Cholesterol is a substance that your body produces. A moderate amount of cholesterol produced in the liver is essential for your body, as this fat-like substance plays an integral part in forming cell membranes, vitamin D, and even specific hormones within the body. In addition, this substance needs particles known as “lipoproteins” to move around the body, as cholesterol cannot travel through the body alone. Two major types of cholesterol exist within the body – low-density lipoproteins and high-density lipoproteins.
Also known as “bad cholesterol,” low-density lipoproteins (LDL) can build up within the arteries and potentially lead to complications, such as heart disease and stroke. This is caused by the excessive ingestion of fat into the body, leading to what we usually term “high cholesterol” or, in more medical terms, hypercholesterolemia or hyperlipidemia.
On the other hand, high-density lipoproteins are known as “good cholesterol.” This is because this type of cholesterol aids the body in returning the LDL to the liver, subsequently eliminating the bad cholesterol. But one vital question remains —what are the symptoms of high cholesterol?
Symptoms of Cholesterol Problems in Your Body?
Ironically, high cholesterol has no tell-tale sign on the body. Most cases of high cholesterol usually end up in emergencies, such as a heart attack or stroke resulting from the level of cholesterol in the body. What happens is that the high level of cholesterol causes plagues in the arteries, which narrows the arteries’ pathway. This plaque formation also significantly alters the composition of the arterial lining, leading to health complications.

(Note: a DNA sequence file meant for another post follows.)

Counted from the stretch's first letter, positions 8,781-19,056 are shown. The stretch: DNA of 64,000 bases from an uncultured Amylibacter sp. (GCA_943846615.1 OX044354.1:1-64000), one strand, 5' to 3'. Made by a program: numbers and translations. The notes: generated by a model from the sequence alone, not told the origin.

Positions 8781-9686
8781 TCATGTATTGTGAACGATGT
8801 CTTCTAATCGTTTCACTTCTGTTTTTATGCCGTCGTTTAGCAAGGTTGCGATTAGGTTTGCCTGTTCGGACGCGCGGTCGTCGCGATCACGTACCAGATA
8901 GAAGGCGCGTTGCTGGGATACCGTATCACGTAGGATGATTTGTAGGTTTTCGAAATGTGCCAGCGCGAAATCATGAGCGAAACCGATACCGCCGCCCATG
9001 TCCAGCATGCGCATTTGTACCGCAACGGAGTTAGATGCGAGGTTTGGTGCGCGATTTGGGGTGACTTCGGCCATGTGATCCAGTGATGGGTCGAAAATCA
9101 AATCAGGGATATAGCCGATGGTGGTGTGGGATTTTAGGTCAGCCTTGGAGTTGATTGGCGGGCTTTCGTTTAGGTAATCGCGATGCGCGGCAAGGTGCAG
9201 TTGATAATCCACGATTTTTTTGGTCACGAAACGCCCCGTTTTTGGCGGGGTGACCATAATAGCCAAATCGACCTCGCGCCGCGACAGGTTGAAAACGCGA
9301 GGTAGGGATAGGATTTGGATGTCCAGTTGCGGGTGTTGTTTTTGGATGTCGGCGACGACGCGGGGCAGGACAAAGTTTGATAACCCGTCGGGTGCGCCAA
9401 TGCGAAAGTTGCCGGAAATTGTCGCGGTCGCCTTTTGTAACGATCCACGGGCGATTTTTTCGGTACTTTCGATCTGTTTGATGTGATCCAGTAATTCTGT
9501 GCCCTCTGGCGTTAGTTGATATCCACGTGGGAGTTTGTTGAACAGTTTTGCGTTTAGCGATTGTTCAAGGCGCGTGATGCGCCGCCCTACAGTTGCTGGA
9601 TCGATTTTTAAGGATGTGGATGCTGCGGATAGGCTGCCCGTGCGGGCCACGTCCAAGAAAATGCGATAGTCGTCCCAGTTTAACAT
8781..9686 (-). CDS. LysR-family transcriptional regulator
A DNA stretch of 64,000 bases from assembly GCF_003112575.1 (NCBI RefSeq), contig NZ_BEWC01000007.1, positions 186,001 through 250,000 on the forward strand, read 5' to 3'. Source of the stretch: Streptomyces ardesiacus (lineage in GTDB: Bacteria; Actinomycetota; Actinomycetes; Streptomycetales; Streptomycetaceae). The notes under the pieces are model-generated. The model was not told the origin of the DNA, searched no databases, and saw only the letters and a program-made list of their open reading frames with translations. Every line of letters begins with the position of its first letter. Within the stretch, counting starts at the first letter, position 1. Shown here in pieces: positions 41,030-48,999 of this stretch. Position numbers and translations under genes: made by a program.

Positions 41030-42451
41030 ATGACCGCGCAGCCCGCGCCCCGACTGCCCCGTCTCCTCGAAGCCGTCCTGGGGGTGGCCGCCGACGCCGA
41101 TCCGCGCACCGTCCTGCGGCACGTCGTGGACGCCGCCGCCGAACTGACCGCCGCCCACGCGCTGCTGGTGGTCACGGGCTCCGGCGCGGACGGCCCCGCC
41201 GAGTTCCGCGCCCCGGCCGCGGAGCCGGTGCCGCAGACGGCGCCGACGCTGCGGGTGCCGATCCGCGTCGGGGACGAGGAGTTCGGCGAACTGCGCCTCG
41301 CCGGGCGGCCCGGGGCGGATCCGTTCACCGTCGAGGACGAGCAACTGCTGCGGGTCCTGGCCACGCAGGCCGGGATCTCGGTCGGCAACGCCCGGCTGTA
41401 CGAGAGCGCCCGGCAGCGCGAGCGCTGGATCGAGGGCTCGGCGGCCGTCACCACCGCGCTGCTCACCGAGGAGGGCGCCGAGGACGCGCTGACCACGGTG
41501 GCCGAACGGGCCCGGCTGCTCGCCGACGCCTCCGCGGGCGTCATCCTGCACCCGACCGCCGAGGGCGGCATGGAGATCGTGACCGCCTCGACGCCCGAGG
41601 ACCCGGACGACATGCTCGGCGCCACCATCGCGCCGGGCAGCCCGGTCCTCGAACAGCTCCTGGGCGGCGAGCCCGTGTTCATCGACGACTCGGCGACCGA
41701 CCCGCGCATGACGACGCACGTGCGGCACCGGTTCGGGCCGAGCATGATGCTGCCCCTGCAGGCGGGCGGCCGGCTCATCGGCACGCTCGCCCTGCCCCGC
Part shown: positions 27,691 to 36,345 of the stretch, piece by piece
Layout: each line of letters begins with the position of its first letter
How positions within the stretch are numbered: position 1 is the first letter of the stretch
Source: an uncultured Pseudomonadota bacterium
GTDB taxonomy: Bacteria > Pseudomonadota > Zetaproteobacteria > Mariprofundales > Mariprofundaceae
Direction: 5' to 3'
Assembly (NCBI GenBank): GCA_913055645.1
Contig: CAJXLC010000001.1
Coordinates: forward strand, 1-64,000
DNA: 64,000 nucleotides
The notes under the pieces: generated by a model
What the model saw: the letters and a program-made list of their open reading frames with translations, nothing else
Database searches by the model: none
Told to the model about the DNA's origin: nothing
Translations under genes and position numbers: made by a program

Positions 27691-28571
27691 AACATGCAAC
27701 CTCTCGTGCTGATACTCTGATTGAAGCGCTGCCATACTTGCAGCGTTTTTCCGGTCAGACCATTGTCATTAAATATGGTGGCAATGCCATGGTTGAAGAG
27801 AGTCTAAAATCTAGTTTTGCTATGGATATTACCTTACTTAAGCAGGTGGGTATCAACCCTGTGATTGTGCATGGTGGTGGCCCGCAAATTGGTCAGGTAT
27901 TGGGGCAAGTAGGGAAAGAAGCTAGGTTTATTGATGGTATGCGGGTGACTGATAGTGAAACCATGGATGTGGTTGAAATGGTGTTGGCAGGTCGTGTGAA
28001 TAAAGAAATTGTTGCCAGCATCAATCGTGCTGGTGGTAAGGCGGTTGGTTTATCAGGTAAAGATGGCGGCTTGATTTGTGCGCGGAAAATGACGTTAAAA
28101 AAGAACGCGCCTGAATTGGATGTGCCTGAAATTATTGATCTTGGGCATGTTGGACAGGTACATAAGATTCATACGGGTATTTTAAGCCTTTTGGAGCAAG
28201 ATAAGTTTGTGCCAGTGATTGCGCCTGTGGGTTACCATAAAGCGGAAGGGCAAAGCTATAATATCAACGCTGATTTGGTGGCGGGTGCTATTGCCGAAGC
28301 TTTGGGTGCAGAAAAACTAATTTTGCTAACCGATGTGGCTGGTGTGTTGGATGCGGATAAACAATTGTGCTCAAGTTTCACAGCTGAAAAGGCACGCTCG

The only way to confirm whether you have high cholesterol is through blood tests. Where your total blood cholesterol level is above 200 milligrams per deciliter (mg/dL), you are diagnosed with high cholesterol. You should get this test done every four to six years. If you have a family history of high cholesterol, you should check your cholesterol level more regularly.
Ways to Avoid High Cholesterol
There are many routine activities you can engage in that will keep your cholesterol level in check. These include the following:
- Exercise: Regular exercises will give your body what it needs to keep your cholesterol level in check. You don’t have to run a mile; you can enjoy a dancing routine of 30 minutes three to four times a week. You can also involve yourself in resistance training, such as pull-ups, push-ups, and weights.
- Avoid smoking: Smoking inhibits the good cholesterol in the body while increasing the bad cholesterol in the body. Smoking can also be linked to high blood pressure, diabetes, and heart disease.
- Maintain a healthy weight: For men, a waist measurement of 40 inches and above could be a sign of trouble, while for women, a waist measurement of 35 inches and above could be a sign of trouble. First, however, you must check with your doctor to know what works for you.